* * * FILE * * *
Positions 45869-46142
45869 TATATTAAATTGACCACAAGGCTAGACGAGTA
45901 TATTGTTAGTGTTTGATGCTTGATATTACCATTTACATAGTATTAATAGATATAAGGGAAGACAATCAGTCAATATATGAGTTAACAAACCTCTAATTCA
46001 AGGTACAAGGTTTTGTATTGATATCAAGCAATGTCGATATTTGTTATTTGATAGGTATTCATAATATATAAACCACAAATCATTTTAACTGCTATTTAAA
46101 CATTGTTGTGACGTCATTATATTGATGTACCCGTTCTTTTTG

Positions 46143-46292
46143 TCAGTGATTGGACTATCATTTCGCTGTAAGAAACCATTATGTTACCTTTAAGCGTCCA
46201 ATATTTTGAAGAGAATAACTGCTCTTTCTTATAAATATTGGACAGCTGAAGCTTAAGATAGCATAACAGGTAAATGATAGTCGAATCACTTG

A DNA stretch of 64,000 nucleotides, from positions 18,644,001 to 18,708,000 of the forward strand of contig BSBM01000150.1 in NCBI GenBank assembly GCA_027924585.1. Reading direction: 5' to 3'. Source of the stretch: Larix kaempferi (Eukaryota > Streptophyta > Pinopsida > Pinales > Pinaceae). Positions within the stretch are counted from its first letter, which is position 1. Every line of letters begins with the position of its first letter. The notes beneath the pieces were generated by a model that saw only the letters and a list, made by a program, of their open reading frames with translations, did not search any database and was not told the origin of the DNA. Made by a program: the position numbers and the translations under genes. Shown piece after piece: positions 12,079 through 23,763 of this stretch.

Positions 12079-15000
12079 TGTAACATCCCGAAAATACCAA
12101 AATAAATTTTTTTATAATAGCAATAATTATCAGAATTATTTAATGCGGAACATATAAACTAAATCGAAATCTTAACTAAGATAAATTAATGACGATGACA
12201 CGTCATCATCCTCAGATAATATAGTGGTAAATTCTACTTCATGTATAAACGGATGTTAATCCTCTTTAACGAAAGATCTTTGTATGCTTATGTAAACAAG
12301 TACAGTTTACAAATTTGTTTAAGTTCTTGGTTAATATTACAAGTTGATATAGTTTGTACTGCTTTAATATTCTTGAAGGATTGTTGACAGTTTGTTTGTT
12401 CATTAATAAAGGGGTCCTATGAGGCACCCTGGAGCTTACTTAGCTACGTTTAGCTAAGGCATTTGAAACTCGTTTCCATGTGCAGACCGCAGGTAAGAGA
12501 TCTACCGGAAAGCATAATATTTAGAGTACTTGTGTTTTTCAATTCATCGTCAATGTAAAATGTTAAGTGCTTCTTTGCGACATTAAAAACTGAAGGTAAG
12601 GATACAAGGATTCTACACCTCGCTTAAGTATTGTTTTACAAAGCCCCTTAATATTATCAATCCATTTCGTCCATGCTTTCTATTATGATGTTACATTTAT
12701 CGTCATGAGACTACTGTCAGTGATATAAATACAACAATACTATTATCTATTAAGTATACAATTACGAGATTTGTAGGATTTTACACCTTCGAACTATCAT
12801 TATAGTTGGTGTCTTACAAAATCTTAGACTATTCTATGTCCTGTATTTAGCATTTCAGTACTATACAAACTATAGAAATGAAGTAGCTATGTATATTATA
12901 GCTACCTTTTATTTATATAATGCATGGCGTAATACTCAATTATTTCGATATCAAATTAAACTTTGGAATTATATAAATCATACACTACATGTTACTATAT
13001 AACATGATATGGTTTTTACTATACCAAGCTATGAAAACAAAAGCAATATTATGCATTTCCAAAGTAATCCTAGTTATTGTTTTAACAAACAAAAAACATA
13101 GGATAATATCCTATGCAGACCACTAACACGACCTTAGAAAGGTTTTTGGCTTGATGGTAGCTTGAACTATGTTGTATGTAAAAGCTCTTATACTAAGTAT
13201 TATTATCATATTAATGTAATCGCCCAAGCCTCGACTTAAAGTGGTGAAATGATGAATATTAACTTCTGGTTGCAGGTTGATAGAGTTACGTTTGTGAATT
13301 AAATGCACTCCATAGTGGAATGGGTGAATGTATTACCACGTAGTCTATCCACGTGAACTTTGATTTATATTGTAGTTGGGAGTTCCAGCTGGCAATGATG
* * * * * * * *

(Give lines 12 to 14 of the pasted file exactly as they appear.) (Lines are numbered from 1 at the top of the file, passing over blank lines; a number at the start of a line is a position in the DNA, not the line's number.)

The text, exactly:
12101 AATAAATTTTTTTATAATAGCAATAATTATCAGAATTATTTAATGCGGAACATATAAACTAAATCGAAATCTTAACTAAGATAAATTAATGACGATGACA
12201 CGTCATCATCCTCAGATAATATAGTGGTAAATTCTACTTCATGTATAAACGGATGTTAATCCTCTTTAACGAAAGATCTTTGTATGCTTATGTAAACAAG
12301 TACAGTTTACAAATTTGTTTAAGTTCTTGGTTAATATTACAAGTTGATATAGTTTGTACTGCTTTAATATTCTTGAAGGATTGTTGACAGTTTGTTTGTT